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Why Most SEO Case Studies are BS

Discussion in 'White Hat SEO' started by elavmunretea, Mar 13, 2017.

  1. elavmunretea

    elavmunretea Elite Member

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    Now I'm by no means really into SEO, but I do read about it literally every day, and I often see people spouting the BS that they see in case studies (I have to admit, I was guilty of this too when I first started reading them)

    The main problem with SEO case studies, at least the two that I'm going to mention, later on, is that they are absolutely shit at statistical analysis. They can't distinguish the difference between correlation and causation.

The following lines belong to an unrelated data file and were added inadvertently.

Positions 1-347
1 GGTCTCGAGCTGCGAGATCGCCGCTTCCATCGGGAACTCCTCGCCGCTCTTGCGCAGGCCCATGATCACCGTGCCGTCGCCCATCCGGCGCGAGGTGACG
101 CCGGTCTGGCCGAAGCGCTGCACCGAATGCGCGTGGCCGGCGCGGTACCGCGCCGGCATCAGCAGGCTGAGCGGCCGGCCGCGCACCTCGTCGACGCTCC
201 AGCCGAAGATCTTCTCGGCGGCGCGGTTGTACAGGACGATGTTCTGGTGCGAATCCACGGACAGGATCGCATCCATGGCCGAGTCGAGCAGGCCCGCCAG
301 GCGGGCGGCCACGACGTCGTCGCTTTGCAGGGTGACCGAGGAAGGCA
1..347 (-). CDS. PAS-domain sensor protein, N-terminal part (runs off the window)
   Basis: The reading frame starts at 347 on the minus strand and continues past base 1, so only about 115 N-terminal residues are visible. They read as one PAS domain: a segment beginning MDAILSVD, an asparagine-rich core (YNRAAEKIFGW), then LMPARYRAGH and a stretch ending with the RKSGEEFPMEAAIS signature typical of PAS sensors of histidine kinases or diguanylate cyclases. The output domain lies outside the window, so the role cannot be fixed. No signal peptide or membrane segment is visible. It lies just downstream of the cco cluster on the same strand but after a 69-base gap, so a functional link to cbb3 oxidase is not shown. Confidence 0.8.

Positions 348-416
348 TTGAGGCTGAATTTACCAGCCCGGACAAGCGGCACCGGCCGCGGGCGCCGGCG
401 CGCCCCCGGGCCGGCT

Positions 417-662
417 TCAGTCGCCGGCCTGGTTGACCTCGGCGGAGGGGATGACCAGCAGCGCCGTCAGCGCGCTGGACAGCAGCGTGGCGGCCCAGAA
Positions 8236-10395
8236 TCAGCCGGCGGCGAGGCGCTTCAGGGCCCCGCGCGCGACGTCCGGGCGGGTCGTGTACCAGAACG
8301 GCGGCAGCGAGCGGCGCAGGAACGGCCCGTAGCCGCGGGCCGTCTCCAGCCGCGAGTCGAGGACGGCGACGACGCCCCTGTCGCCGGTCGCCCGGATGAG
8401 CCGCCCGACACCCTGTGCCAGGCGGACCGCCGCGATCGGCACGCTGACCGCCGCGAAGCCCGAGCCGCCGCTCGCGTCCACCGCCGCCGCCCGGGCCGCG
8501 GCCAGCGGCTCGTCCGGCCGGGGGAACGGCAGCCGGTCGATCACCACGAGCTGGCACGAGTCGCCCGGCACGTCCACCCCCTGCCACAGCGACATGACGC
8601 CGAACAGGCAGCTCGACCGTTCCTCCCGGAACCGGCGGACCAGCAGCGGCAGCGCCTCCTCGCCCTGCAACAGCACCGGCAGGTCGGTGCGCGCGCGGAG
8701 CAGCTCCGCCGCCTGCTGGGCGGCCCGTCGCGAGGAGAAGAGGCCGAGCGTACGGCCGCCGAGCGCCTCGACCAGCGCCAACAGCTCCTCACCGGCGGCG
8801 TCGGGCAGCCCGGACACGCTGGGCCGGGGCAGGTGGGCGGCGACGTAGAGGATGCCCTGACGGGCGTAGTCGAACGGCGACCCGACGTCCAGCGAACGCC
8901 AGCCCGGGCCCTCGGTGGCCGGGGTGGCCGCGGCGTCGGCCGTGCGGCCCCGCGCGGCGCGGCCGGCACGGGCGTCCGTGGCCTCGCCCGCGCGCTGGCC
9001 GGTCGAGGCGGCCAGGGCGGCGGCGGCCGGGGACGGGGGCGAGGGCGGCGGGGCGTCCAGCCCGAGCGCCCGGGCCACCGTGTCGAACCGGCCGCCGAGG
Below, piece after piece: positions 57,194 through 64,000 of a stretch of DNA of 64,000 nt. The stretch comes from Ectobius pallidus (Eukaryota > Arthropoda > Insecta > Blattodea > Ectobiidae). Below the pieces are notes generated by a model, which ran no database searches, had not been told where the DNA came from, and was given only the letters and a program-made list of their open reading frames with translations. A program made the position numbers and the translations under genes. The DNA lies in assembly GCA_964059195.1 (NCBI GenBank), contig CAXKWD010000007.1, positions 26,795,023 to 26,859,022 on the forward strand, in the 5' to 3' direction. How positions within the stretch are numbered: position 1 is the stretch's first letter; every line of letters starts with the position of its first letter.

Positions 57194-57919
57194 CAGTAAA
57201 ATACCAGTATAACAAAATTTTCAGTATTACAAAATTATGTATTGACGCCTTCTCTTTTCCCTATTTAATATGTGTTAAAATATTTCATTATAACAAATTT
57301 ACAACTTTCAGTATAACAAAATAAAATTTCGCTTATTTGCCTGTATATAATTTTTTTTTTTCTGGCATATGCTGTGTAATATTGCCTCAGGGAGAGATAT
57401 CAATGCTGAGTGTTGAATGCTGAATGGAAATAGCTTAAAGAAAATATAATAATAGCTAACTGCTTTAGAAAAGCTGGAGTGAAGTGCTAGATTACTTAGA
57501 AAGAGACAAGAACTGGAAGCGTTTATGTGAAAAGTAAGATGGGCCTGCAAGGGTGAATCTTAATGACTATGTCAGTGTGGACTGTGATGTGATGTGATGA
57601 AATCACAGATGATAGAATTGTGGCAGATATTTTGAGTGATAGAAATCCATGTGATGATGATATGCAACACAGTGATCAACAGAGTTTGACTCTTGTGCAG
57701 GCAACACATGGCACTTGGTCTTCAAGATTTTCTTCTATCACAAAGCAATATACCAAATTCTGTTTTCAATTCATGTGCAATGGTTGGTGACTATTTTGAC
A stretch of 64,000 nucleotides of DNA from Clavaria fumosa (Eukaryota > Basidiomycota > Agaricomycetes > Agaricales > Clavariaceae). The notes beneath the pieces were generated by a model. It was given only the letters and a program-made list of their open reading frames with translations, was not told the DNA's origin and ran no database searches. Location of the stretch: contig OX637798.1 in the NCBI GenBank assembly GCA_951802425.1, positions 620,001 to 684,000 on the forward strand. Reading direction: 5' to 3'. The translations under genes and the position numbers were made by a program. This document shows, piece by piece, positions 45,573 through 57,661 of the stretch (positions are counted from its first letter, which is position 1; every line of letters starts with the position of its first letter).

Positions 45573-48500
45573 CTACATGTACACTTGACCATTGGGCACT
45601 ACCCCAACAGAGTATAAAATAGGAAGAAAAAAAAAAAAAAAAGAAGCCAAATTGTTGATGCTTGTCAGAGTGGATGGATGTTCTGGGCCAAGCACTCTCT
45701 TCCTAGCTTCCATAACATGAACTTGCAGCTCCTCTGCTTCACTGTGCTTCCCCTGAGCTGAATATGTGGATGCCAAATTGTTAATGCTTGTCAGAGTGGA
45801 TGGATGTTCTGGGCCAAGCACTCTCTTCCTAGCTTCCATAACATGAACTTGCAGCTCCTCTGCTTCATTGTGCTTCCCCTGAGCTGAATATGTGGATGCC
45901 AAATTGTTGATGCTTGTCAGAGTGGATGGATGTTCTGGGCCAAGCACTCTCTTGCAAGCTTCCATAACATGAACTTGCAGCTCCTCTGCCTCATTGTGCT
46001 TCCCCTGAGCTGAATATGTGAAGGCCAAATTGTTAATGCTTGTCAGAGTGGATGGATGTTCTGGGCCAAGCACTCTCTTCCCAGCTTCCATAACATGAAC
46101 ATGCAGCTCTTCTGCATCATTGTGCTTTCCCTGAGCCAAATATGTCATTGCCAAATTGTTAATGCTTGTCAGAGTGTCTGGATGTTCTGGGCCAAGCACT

I think it's much easier for me to use an example to explain what I mean, so, to begin with, we're going to be looking at Ahref's recent case study regarding page age and rankings:

    [​IMG]

    What conclusion would you draw from this graph? Be honest, would it be that Google prefers older content? (I know it would)

    While it may be true that Google prefers older content, this isn't actually what this graph shows, and the way that Ahrefs have presented it is actually very misleading. In Science, at least at the level that I study, we talk about how our results show a correlation between a variable and an outcome, but we don't have the knowledge, time, or equipment to prove that this outcome is caused by [Variable A]